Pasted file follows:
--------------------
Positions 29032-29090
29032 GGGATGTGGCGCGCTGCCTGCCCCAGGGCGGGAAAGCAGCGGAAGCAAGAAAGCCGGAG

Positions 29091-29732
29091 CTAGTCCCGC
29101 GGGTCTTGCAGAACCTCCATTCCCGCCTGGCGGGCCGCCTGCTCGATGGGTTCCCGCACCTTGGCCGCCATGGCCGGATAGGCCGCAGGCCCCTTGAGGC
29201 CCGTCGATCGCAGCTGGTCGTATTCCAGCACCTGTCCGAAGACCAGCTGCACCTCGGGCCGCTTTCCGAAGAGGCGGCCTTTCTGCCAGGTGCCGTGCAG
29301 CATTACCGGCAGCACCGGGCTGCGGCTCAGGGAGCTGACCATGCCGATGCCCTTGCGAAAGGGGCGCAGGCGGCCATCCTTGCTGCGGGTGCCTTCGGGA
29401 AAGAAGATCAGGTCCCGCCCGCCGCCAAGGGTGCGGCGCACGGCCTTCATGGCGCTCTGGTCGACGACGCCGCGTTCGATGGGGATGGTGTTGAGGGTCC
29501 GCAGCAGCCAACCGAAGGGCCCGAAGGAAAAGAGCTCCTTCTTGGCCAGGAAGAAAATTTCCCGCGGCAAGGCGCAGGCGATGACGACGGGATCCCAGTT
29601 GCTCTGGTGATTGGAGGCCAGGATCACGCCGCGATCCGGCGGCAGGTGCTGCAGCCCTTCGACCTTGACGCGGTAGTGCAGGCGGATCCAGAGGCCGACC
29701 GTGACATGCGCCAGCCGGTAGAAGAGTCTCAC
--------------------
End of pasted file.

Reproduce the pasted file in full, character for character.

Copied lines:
Positions 29032-29090
29032 GGGATGTGGCGCGCTGCCTGCCCCAGGGCGGGAAAGCAGCGGAAGCAAGAAAGCCGGAG

Positions 29091-29732
29091 CTAGTCCCGC
29101 GGGTCTTGCAGAACCTCCATTCCCGCCTGGCGGGCCGCCTGCTCGATGGGTTCCCGCACCTTGGCCGCCATGGCCGGATAGGCCGCAGGCCCCTTGAGGC
29201 CCGTCGATCGCAGCTGGTCGTATTCCAGCACCTGTCCGAAGACCAGCTGCACCTCGGGCCGCTTTCCGAAGAGGCGGCCTTTCTGCCAGGTGCCGTGCAG
29301 CATTACCGGCAGCACCGGGCTGCGGCTCAGGGAGCTGACCATGCCGATGCCCTTGCGAAAGGGGCGCAGGCGGCCATCCTTGCTGCGGGTGCCTTCGGGA
29401 AAGAAGATCAGGTCCCGCCCGCCGCCAAGGGTGCGGCGCACGGCCTTCATGGCGCTCTGGTCGACGACGCCGCGTTCGATGGGGATGGTGTTGAGGGTCC
29501 GCAGCAGCCAACCGAAGGGCCCGAAGGAAAAGAGCTCCTTCTTGGCCAGGAAGAAAATTTCCCGCGGCAAGGCGCAGGCGATGACGACGGGATCCCAGTT
29601 GCTCTGGTGATTGGAGGCCAGGATCACGCCGCGATCCGGCGGCAGGTGCTGCAGCCCTTCGACCTTGACGCGGTAGTGCAGGCGGATCCAGAGGCCGACC
29701 GTGACATGCGCCAGCCGGTAGAAGAGTCTCAC